Market environment & outlook
An environment driven by exceptionally low interest rates and volatility levels
The market environment in which we are all working is exceptional in many ways.
Since nearly 20 years, interest rates have been going consistently down with the consequence that the majority of professional investors have spent their entire investing career in a low rate environment.
This trend has accelerated since 2008 as we have experienced the greatest monetary policy experiment of all-time leading interest rates at even lower levels. Hence 10-year rates of German government bonds went down from nearly 7% end of March 1989 to 3% end of December 2007 and dropped even lower with 0.43% by end of 2017.
This particular environment has a direct impact on the trends we are currently witnessing on the European stock markets:
1/ “Value” investment strategies are still out of favour.
This backlash stems from the financial crisis that initiated in 2007-2008 and from the subsequent introduction by central banks of ultra-accommodative monetary policies.
The year 2017 did not escape the rule with a market primarily driven by growth and momentum stocks where valuation did not represent a relevant investment criterion.
This behaviour is, after all, quite logic in the sense that growth stocks are “longer duration” while value stocks are “shorter duration”. And in an environment of falling interest rates Mr. Market
has now for 10 years preferred the long duration growth stocks. This is the case in Europe as well in the US. The performance difference is clear: MSCI Europe Growth has returned 68% since 2007. MSCI Europe Value has returned only 26%.
However, in a normalising interest rate environment MSCI Europe Value may fight back.
2/ The volatility of European equity markets is low and 2017 has seen a sharp drop in volatility
which is now at historically low levels.
As stated rightly by Andrew Lapthorne in a recent SG note, if there is no evidence that a period of very low volatility leads to a higher likelihood of a market sell-off, prolonged periods of high asset price confidence inevitably lead to excesses due to the positive feedback integrated into many risk models that tend to favour riskier assets in time of low volatility.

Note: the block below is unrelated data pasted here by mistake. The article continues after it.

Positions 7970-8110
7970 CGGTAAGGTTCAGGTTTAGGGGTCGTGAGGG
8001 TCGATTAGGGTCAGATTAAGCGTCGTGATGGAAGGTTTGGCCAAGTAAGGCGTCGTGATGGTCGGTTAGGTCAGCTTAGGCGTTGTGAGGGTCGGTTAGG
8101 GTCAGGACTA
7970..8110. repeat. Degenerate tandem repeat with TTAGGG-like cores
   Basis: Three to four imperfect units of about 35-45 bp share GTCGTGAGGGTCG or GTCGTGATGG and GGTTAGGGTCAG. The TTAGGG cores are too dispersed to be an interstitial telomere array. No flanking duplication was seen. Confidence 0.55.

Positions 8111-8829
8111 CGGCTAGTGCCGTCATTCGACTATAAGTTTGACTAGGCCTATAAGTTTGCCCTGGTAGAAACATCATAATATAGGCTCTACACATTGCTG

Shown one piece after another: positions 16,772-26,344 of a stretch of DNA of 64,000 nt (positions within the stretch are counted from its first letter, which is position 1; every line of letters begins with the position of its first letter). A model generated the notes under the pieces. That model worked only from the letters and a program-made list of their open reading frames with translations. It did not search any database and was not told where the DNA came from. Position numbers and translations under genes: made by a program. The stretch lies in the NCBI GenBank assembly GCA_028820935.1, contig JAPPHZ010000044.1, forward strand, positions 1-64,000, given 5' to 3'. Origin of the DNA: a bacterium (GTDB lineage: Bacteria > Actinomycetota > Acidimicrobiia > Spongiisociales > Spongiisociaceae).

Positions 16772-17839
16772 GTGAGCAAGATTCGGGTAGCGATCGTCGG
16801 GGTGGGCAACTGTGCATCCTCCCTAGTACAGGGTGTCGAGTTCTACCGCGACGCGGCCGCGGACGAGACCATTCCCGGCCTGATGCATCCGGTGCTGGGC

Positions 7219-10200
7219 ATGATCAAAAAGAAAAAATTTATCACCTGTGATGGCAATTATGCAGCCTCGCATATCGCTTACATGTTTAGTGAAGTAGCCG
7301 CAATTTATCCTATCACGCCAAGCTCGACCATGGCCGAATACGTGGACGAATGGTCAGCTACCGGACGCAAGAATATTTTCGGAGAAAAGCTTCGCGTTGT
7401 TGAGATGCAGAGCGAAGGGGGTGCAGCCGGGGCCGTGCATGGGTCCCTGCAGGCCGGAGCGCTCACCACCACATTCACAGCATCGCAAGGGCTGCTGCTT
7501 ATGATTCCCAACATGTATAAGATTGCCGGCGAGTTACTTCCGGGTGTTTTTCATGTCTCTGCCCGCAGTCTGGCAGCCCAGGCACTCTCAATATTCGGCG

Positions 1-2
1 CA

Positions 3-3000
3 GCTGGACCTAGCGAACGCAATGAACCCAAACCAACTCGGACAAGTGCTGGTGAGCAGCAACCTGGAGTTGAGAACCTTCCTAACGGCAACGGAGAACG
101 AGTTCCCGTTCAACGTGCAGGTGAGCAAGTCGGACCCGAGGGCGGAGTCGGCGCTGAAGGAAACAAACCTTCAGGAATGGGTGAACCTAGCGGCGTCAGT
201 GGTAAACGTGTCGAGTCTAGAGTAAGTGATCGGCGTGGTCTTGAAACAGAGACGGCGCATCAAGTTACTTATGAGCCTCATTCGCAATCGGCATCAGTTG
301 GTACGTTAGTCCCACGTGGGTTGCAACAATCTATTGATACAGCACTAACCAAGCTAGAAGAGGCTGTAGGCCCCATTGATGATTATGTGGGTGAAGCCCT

Our view is that the current volatility of the European equity markets has nothing to do with the actual underlying risks related to investing in stock markets.
These low levels are therefore not sustainable and volatility should, sooner or later, increase.
Thus, the key challenge for the markets in 2018 will be to absorb even a mild increase in volatility, given expectations of changes in monetary policy.
Based on this observation, we continue to focus on the analysis of fundamentals and to seek quality companies based on the same criteria: how much sustainable cash flow / earnings power does the company have? And then how much do we have to pay to get access to this earnings power?
At the same time, as we think, volatility will somewhat come back and monetary policies will progressively tighten, value strategies should benefit again from a more favourable environment and proved their added value.
Economic growth, earnings outlook and valuations act as supportive factors for the European stock market
From a macroeconomic perspective, the climate in Europe seems rather favourable with a consolidation of economic growth which has (finally) resulted in an increase in companies’ earnings.
Moreover, if they cannot be considered as particularly cheap, the valuations of European corporates remain below their historical average and above all are still more attractive than what is currently in force on the US market. 2018 P/E for European stocks is 15,5x where it is 18,4x for US companies. However, European companies are expected to have a significant higher growth rate.
Last but not least, as an asset class, European equities are still largely under owned by investors who seem to still underestimate the improvement of the European economic framework; we therefore are entitled to expect a catch-up in net flows in European equities.
Where are the risks?
The main cloud in the picture is in our opinion, the strengthening of the euro against the US dollar
which should not abate in the coming months and is a latent threat for European exporting companies.
Our approach considers currency fluctuations as being part of the business operating environment. Especially, those companies enjoying real strong competitive advantage should be able to keep it despite a slightly unfavourable currency environment.
We, however, remain vigilant and carefully integrate these aspects in our fundamental analysis process. Similarly, we monitor on a permanent basis the global exposure of our portfolio to exportation. Currently, the companies included in our portfolio sell 50% more into European markets than they do into the US market.
In addition, each exporting company develops its own strategy to counter or limit the impact of exchange rates movements. One of them being to have local production and costs in local currency.
They also have the possibility to implement financial hedges to reduce their exposure to currency risk. We simply believe the companies’ management do a better job in currency hedging than we can do.